The Supreme Court is scheduled to consider on Tuesday a batch of petitions seeking review of its September 28 verdict allowing entry of women of all age groups into the Sabarimala temple in Kerala.
On September 28, a five-judge constitution bench headed by then Chief Justice Dipak Misra, in its 4:1 verdict, had paved the way for entry of women of all ages into the Sabarimala temple saying that the ban amounted to gender discrimination.
A batch of 48 petitions seeking review of the judgment would be taken up for consideration in-chamber by a bench of Chief Justice Ranjan Gogoi and Justices R F Nariman, A M Khanwilkar, D Y Chandrachud and Indu Malhotra.
Besides these pleas, three separate petitions seeking review of the verdict are also slated to come up for hearing in the open court before a bench comprising CJI Gogoi and Justices Sanjay Kishan Kaul and K M Joseph.
The apex court’s judgment has led to protests and counter-protests at the hill-top shrine in Kerala.
The top court had on October 9 declined an urgent hearing on the review plea filed by an association which had contended that the five-judge Constitution bench’s verdict lifting the ban was ‘absolutely untenable and irrational’.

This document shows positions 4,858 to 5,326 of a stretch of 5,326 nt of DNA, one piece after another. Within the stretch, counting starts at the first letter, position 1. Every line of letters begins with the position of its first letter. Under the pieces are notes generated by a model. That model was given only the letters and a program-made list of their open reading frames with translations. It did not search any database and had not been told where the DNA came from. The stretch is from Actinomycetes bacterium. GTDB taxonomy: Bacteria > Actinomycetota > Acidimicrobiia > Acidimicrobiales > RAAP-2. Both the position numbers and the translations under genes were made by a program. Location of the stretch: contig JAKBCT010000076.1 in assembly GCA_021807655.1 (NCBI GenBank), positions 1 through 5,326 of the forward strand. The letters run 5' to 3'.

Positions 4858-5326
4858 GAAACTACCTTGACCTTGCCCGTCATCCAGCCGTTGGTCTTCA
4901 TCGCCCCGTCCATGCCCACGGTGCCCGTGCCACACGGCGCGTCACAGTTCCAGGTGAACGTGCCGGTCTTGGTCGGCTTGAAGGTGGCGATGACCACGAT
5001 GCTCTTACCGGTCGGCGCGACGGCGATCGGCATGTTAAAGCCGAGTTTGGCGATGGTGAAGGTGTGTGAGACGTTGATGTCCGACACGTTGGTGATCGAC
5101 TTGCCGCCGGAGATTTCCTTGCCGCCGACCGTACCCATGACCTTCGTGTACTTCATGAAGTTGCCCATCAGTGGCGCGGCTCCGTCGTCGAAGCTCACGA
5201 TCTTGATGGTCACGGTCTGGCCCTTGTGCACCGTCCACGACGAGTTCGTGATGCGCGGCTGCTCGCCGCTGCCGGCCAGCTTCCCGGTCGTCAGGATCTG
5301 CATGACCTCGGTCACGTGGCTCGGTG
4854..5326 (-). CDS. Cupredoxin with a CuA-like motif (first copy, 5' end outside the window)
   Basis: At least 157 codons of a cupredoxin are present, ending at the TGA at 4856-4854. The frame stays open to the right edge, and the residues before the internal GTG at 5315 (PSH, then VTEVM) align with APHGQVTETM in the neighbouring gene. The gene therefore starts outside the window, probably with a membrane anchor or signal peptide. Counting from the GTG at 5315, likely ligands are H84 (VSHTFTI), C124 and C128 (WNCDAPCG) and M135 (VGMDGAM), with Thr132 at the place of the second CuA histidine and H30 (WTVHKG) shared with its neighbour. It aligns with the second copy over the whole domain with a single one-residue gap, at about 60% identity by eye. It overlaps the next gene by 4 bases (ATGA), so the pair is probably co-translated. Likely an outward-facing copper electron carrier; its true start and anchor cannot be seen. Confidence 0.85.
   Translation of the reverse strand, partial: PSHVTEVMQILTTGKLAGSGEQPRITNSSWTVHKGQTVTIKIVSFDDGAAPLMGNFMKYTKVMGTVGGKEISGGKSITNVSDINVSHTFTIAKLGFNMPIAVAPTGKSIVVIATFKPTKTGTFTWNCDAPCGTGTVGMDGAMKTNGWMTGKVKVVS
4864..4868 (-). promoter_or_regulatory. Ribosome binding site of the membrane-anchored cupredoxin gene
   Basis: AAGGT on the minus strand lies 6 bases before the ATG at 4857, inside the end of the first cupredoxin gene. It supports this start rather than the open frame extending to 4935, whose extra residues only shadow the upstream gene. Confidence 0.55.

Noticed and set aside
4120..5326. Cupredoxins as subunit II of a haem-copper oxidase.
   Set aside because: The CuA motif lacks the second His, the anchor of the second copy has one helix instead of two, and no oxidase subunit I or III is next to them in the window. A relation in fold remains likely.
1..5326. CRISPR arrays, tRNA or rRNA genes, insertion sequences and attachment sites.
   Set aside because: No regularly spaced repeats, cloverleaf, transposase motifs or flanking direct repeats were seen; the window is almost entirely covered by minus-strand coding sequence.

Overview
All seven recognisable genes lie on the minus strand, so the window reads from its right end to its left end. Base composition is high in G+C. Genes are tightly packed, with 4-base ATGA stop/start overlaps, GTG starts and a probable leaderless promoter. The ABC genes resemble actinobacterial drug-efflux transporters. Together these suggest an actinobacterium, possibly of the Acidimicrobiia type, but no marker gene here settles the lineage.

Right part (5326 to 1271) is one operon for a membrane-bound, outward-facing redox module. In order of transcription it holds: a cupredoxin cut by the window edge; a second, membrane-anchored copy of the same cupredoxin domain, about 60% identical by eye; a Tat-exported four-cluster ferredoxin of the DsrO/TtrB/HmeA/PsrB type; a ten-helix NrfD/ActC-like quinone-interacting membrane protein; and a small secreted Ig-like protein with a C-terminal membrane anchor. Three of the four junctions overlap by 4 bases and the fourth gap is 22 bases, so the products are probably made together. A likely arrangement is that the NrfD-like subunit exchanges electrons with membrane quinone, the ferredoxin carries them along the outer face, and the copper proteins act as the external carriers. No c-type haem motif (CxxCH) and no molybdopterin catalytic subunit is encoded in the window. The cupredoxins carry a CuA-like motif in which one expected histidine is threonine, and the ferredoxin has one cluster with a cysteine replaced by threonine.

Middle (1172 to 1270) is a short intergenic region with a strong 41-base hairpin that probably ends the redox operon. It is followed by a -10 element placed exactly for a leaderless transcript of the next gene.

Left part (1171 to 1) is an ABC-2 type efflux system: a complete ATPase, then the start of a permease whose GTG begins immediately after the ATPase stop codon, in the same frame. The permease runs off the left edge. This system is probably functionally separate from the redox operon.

Later, the court had said that it would consider the review pleas on November 13.
A plea filed by National Ayyappa Devotees Association (NADA), which has sought review of the verdict, had said that ‘the notion that the judgment under review is revolutionary, one which removes the stigma or the concept of dirt or pollution associated with menstruation, is unfounded.
‘It is a judgment welcomed by hypocrites who were aspiring for media headlines. On the merits of the case, as well, the said judgment is absolutely untenable and irrational, if not perverse’.
Besides the Association, several other petitions including one by Nair Service Society (NSS), have been filed against the apex court verdict.
The NSS had said in the plea that as the deity is a ‘Naistika Brahmachari’, females below the age of 10 and after the age of 50 years are eligible to worship him and there is no practice of excluding worship by females.
‘Hence, the delay or wait for 40 years to worship cannot be considered as exclusionary and it is an error of law on the face of the judgment,’ the plea had said.